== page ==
Plants are self-sustaining organisms that use a process called photosynthesis to make food. Excess food is stored within the plant tissues for later use. Stage one of photosynthesis is known as the light-dependent reaction.
Green plants contain the chemical chlorophyll. This substance absorbs light--natural or artificial--and uses its energy to convert water and carbon dioxide into the simple sugar glucose. The byproduct, oxygen, is released back into the atmosphere.
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Stage one of the photosynthetic process is called the light-dependent reaction and occurs during daylight hours. If plants are in an artificial setting, the reaction can be triggered when they are exposed to a light source.
The purpose of this stage is to extract the hydrogen from the water molecules and release the oxygen. Also during this stage, light energy converts to chemical energy to make the sugar needed for stage 2, the light-independent reaction process.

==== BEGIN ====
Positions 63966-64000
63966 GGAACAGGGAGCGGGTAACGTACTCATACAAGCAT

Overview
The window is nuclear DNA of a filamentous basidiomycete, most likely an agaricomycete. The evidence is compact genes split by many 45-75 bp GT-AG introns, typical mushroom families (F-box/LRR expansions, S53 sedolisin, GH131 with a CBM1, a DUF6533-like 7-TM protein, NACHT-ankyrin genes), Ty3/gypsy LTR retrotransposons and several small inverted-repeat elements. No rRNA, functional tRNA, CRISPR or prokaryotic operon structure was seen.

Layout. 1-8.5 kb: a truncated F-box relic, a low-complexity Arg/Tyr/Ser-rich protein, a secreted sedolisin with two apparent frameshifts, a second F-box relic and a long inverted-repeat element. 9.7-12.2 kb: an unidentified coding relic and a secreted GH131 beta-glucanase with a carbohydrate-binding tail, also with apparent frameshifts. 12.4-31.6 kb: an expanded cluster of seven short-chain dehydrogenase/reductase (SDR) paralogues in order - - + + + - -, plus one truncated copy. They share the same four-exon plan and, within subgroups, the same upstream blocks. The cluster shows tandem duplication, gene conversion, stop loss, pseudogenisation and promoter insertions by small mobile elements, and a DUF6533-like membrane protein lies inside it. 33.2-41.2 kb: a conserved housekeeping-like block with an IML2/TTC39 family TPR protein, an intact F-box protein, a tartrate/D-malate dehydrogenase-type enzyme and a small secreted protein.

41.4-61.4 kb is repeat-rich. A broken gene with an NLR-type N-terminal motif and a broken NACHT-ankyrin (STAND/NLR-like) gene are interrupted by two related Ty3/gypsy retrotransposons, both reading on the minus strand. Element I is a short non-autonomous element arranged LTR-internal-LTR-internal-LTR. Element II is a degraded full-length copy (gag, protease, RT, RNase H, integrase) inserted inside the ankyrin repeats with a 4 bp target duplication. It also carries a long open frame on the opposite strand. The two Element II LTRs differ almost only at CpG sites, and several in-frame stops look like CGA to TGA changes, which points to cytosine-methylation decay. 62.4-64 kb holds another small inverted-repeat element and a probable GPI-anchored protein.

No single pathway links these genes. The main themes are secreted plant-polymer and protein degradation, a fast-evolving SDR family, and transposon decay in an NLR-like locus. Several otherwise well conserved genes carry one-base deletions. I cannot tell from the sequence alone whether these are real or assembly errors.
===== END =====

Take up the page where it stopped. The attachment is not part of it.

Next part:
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The plant co-enzyme nicotine adenine dinecleotide phosphate (NADP) helps with electron transfer in stage one. Hydrogen atoms are excited by the light energy and attach themselves to NADP molecules, creating NADPH, which is needed for carbohydrate conversion.
Also in stage one, adenosine triphosphate (ATP) is created. ATP is used in the storage of sugars and starches in plants.